Cold-induced pulmonary oedema in scuba divers and swimmers and subsequent development of hypertension

Lancet. 1989 Jan 14;1(8629):62-5. doi: 10.1016/s0140-6736(89)91426-8.


The effect of cold and/or a raised partial pressure of oxygen was examined in eleven people with no demonstrable cardiac abnormality but who had pulmonary oedema when scuba diving or surface swimming, and in ten normal divers. These stimuli induced pathological vasoconstriction in the pulmonary oedema group, nine of whom also showed signs of cardiac decompensation when so stimulated. The pulmonary oedema patients have been followed-up for an average of 8 years. Seven have become hypertensive. Except for the onset of lone atrial fibrillation in one normotensive female diver and development of Raynaud's phenomenon in a normotensive man, there have been no cardiovascular events and no deaths.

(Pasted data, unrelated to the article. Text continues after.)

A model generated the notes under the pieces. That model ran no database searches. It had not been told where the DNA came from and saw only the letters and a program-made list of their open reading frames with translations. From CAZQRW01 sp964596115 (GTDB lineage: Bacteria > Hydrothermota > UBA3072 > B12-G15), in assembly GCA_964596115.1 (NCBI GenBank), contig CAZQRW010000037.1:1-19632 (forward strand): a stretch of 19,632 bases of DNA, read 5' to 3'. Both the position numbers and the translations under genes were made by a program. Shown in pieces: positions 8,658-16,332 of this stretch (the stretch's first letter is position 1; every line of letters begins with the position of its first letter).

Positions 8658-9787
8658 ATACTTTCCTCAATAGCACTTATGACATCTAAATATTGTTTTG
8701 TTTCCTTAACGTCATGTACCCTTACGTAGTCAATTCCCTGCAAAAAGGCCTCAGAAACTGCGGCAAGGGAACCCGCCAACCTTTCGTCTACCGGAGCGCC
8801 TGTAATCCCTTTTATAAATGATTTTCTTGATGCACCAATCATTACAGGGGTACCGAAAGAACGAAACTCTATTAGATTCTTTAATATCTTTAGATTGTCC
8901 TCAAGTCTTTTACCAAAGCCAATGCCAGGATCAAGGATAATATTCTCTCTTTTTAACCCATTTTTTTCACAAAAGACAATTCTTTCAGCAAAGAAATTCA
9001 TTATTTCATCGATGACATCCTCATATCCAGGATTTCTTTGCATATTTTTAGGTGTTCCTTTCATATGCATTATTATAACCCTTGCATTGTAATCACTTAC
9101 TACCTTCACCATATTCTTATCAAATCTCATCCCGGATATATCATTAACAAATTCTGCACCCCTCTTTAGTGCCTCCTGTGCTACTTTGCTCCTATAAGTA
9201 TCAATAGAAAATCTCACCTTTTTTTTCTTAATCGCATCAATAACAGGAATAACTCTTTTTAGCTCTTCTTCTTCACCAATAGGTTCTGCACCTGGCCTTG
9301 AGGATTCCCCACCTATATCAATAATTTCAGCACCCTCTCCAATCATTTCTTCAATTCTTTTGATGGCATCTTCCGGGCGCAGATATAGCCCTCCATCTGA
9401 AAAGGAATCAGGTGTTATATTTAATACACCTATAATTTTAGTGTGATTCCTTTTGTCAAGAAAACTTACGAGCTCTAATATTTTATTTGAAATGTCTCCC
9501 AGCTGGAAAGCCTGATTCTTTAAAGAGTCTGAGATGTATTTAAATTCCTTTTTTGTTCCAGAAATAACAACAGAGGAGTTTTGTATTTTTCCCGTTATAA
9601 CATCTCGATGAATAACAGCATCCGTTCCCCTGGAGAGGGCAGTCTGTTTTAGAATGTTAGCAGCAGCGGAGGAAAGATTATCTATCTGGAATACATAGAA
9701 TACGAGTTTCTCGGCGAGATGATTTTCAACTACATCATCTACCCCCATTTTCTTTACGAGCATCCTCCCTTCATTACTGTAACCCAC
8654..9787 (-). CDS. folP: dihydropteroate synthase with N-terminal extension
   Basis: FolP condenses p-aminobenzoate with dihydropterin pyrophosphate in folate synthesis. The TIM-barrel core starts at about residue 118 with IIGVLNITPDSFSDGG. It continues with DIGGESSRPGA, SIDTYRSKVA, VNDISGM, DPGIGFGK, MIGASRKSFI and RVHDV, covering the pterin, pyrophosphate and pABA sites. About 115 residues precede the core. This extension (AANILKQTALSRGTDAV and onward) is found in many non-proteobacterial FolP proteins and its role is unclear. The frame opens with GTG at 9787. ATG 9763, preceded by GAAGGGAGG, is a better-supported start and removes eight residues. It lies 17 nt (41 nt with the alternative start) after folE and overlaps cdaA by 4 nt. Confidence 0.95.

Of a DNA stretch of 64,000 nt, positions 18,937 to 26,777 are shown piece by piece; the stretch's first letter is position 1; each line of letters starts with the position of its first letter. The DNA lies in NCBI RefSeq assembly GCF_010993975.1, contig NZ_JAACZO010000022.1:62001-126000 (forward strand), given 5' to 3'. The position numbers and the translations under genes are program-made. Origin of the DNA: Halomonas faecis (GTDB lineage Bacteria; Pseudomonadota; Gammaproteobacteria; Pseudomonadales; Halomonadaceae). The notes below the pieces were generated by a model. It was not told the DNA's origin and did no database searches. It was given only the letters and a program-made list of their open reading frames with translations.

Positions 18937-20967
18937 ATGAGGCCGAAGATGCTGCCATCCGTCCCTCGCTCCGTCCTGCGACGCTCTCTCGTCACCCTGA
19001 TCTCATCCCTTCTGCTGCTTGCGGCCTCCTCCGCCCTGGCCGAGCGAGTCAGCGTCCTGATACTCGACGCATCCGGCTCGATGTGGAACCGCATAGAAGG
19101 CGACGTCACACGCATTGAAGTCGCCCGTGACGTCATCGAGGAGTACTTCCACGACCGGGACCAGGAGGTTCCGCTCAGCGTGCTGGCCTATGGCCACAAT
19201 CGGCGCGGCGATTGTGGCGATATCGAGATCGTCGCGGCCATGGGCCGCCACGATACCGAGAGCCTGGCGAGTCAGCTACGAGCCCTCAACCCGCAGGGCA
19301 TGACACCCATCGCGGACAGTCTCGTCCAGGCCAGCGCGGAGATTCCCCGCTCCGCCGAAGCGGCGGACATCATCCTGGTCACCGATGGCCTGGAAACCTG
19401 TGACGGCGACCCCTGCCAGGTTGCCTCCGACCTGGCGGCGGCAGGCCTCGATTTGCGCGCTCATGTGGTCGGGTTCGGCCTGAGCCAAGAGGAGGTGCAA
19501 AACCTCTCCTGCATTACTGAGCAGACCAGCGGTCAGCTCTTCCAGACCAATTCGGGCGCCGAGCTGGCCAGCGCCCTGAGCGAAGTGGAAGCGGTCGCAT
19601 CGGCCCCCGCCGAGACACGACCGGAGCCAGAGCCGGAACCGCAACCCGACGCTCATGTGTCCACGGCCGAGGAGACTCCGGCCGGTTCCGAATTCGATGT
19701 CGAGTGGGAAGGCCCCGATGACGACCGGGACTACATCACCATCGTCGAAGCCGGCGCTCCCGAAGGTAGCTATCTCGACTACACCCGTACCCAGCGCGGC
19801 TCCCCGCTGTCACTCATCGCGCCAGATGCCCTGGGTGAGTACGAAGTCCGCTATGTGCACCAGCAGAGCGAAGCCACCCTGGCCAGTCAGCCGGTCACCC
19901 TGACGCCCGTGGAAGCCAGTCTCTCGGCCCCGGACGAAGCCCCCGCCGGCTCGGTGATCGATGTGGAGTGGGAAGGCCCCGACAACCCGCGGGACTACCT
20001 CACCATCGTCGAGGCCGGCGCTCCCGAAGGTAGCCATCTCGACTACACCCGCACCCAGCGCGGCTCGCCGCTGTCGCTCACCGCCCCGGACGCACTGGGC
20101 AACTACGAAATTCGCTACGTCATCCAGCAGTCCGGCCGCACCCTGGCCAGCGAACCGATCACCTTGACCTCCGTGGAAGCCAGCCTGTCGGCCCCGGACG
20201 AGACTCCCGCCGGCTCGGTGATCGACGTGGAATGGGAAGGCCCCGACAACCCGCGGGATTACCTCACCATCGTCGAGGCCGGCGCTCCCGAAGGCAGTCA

Publication types

  • Comparative Study

MeSH terms

  • Acute Disease
  • Adult
  • Blood Flow Velocity
  • Blood Gas Monitoring, Transcutaneous
  • Blood Pressure
  • Cold Temperature / adverse effects*
  • Diving / adverse effects*
  • Diving / physiopathology
  • Female
  • Follow-Up Studies
  • Forearm / blood supply
  • Heart Rate
  • Humans
  • Hypertension / etiology*
  • Male
  • Middle Aged
  • Pulmonary Edema / etiology*
  • Pulmonary Edema / physiopathology
  • Recurrence
  • Swimming*
  • Vascular Resistance